Recovering magnolia populations in Vietnam

Conservation Problem
Populations of several highly threatened magnolia species in northern Vietnam, including Magnolia grandis (CR), are declining due to logging & removal of seedlings by farmers growing cardamom in the forest understorey.

Project Goal
Our aim is to protect and enable the recovery of Magnolia grandis and other priority magnolias in northern Vietnam through patrolling, planting and reducing the impact of cardamom planting in critical habitat.

Why these species?

Magnolias are among the world’s most ancient trees and are greatly admired for their stunning goblet or star-shaped flowers. However, magnolias are under severe pressure around the world, with around half of all species threatened with extinction. In northern Vietnam, these species have lost much of their forest home to rice paddies, farms and pasture, and are now found only in a small number of protected areas.

Although these protected areas are providing magnolias with a level of protection, limited law enforcement and management on the ground means that the future of these species, including the Critically Endangered Magnolia grandis, is uncertain. Magnolia trees continue to decline due to illegal logging, while cultivation of cardamom in the forest understorey leads to extensive weeding of magnolia seedlings preventing natural regeneration.

Without our support, illegal logging and cardamom cultivation within protected areas in northern Vietnam would continue to endanger the long-term viability of critical magnolia populations and their habitats.

Adult Magnolia grandis tree in flower, photographed during field surveys in Tung Vai Watershed Protection Area. Credit: Center for Plant Conservation (Vietnam)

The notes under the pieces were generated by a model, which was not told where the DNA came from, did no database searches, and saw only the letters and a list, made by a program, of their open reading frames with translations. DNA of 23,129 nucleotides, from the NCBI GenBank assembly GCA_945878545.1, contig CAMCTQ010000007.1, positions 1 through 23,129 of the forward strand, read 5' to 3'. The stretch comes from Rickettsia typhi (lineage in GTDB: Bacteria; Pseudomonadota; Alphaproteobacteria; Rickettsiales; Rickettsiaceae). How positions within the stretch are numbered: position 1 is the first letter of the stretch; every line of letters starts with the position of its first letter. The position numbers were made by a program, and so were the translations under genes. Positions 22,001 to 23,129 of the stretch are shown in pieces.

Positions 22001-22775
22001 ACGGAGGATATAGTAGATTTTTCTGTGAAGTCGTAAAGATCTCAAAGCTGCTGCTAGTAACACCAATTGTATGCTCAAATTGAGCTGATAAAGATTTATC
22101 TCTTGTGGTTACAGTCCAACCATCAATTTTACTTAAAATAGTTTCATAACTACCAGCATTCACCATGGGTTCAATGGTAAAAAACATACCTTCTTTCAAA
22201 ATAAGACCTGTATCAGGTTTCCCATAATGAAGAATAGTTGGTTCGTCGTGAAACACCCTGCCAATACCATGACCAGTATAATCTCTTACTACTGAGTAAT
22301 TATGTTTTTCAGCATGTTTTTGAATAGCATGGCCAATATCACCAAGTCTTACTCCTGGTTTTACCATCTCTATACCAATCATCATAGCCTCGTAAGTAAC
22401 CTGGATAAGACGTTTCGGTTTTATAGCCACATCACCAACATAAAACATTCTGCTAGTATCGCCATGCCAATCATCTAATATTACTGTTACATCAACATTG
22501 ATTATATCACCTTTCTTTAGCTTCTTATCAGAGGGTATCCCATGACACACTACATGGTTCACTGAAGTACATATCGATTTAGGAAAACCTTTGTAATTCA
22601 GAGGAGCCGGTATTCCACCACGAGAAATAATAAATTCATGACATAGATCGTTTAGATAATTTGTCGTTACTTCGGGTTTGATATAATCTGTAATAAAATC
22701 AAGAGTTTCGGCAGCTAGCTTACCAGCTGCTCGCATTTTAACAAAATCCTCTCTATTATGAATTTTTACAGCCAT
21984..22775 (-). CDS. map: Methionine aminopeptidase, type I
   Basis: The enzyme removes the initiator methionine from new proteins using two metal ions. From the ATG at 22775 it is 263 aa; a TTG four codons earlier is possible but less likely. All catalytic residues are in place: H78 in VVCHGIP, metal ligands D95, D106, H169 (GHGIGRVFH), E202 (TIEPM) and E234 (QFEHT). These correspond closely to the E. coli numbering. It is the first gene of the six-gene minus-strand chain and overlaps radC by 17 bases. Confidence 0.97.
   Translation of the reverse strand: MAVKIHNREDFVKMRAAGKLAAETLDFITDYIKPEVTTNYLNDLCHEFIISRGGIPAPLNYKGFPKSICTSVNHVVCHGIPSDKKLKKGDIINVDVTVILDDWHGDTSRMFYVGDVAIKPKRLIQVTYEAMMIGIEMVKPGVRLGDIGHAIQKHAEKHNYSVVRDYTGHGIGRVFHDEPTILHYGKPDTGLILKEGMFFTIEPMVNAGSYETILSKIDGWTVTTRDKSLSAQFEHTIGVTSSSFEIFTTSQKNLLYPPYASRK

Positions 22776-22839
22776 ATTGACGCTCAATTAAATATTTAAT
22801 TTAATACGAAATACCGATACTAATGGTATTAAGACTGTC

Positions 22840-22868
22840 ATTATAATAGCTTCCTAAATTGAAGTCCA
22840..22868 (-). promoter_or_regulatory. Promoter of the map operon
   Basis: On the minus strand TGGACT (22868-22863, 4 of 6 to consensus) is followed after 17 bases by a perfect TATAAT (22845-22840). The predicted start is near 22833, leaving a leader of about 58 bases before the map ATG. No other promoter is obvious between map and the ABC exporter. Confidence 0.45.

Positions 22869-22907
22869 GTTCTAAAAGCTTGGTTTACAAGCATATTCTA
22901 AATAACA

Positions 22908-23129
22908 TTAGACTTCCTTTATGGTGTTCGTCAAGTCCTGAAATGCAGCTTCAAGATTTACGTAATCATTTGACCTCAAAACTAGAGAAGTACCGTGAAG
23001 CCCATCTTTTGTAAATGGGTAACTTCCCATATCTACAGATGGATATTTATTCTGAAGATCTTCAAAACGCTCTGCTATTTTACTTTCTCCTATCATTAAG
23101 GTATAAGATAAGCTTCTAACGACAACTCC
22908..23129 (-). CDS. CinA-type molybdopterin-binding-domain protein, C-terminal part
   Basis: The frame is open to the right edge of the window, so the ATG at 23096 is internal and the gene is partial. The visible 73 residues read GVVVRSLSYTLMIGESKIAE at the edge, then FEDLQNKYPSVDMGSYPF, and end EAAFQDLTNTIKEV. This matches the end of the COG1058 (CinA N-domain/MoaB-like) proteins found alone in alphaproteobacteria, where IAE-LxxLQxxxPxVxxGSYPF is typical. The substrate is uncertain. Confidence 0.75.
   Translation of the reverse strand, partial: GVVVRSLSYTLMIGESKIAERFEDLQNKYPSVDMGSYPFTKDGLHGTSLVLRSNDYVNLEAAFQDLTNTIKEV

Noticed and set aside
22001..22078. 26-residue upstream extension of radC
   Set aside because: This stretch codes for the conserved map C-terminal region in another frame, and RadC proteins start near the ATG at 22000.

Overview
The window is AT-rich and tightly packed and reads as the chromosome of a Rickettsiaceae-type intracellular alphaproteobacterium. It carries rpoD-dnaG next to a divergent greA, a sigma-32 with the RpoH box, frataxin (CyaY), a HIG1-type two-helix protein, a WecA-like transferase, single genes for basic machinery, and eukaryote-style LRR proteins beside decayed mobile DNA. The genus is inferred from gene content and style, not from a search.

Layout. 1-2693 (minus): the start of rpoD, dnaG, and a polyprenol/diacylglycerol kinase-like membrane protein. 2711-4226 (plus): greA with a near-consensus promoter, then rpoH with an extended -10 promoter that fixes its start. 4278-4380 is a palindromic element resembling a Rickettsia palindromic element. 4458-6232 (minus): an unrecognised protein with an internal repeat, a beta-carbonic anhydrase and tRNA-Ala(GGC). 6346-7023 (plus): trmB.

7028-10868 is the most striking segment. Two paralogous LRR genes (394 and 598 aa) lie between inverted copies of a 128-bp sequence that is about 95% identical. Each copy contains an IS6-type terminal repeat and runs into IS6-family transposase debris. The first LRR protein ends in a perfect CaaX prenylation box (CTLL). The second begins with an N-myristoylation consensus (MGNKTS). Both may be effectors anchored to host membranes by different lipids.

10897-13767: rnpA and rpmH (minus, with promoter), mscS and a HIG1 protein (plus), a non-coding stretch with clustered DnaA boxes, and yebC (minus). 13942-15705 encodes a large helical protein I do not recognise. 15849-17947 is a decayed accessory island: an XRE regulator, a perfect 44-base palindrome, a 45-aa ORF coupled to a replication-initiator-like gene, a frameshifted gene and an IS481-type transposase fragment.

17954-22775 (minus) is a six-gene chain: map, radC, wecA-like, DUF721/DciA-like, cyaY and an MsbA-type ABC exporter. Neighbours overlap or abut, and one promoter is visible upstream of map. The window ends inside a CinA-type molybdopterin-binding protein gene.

What are we doing about it?

Working with FFI’s Vietnam Programme, our strategy is to introduce regular monitoring, patrolling and reinforcement planting to Tung Vai Watershed Protection Area, where the world’s largest population of the Magnolia grandis is found. The site is also home to the Critically Endangered Tonkin snub-nosed monkey, providing a unique opportunity to protect and restore a habitat of vital importance for threatened plants and primates. Unfortunately, logging and cardamom farming are significant issues at this site. We are taking the following key approaches:

  • Provide support to community conservation teams to monitor and patrol critical habitat areas that include Magnolia grandis trees
  • Identify areas of critical habitat and develop agreements with cardamom farmers to protect magnolia seedlings within these areas
  • Work with local farmers to support adoption of more sustainable cardamom cultivation (helping farmers to use higher yield crops in smaller areas of land)
  • Carry out targeted reinforcement of Magnolia grandis and other trees, increasing the population size of this threatened species, and helping to restore primate habitat.

Magnolia grandis seedlings being collected from nursery en route to being planted in community forest by Tung Vai watershed protection area. Credit: Center for Plant Conservation (Vietnam)

Key achievements

We have achieved major milestones towards the reinforcement and long-term protection of threatened magnolias in northern Vietnam. Local cardamom farmers now willingly maintaining Magnolia grandis seedlings on their land, indicating a shift in attitudes and behaviour towards the species. A Community Conservation Team regularly monitors and patrols key sites for magnolias, ensuring that the remaining Magnolia grandis population is protected from logging. These patrols are highly effective, with zero logging of the species occurring at Tung Vai since 2017. Natural regeneration is now occurring where previously there was none, indicating that our work to support the species to recover is progressing successfully.

With fewer than 300 known adult individuals globally however, population reinforcement of Magnolia grandis is essential in reducing extinction risk. Over 1,400 seedlings have been planted so far and ongoing monitoring shows high survival rates, providing a major boost for the species. Further seedlings are growing in the nursery and will be planted out across sites suitable for supporting long-term survival within Tung Vai, including secondary forest and cardamom cultivated land.

Contact details

For more information on this project, please contact globaltrees@fauna-flora.org

Did you know?

Magnolias are among the oldest flowering plants. They evolved long before bees and instead relied on beetles to pollinate their flowers.